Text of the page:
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Published: 20 May 2021   •   Speeches and transcripts

Good afternoon and thank you Mia (MC) for your kind introduction.

I would like to start by acknowledging the Traditional Owners of the lands on which we are meeting today and pay my respects to their Elders past, present and emerging.

I'm extremely pleased and grateful to be here and presenting in person.

I look around this room and I realise I've met with many of you on my travels. Thank you for hosting me and showing me around your neck of the woods.

Before I hand over to Andrew Reynolds to talk about the MDBA's priorities, I'd like to share my perspective since taking this post 9 months ago.

Significantly, we now have an Indigenous Authority member. Nari Nari man, Rene Woods joined our board in December last year.  As a result, we are seeing improved collaborations and discussions from a First Nations point of view across our agency, and other government departments.

Also, we've had great success in regionalising our workforce. We now have nearly 100 of our 267 people in offices out in the Basin. Here in Mildura we have over 20 people. We are recruiting local people and that enhances our ability to engage and create constructive relationships that build trust.  

We are also launching new community forums to improve our access to local perspectives on water management and share science that matters in communities.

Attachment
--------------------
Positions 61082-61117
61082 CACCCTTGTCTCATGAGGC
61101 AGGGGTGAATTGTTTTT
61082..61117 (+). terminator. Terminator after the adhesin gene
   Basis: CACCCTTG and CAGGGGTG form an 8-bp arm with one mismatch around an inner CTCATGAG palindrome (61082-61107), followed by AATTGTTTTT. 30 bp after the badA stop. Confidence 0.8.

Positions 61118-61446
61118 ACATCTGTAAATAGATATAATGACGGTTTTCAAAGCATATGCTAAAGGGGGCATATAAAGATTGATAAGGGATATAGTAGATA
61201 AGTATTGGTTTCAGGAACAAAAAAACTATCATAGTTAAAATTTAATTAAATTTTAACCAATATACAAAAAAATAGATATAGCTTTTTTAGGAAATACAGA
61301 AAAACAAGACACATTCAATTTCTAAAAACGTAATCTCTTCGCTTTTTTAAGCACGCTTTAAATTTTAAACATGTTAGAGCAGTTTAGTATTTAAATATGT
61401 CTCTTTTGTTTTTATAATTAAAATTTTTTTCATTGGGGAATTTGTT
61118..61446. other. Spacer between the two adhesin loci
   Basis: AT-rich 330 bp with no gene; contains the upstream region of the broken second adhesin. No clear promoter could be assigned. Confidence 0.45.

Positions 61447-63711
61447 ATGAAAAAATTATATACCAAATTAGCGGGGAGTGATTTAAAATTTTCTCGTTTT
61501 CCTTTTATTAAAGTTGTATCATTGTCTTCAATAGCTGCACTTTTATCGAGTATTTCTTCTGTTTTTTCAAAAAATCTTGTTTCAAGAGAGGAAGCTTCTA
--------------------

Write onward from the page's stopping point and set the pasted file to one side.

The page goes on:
Andrew will expand on this work shortly.

I've spent the past three days in the Sunraysia.

Like in other communities, I've heard a wide range of views and ideas about how the Basin should be managed and what the priorities should be.

During my trip to central and northern New South Wales before this autumn rain – I was struck deeply by the uncertainty many people were feeling about the future, off the back of the hottest and driest three years on record. 

People were doing it tough.

With water now flowing in all the rivers and getting all the way to the Menindee Lakes – connecting the north and south – I think it's fair to say there's a great sense of relief from the top of the Basin to the bottom.

It would be too much to say, however, that it's unbridled optimism. While the grass may be a little greener, maybe a bit muddier, it temporarily masks a growing and genuine concern about the future and water security.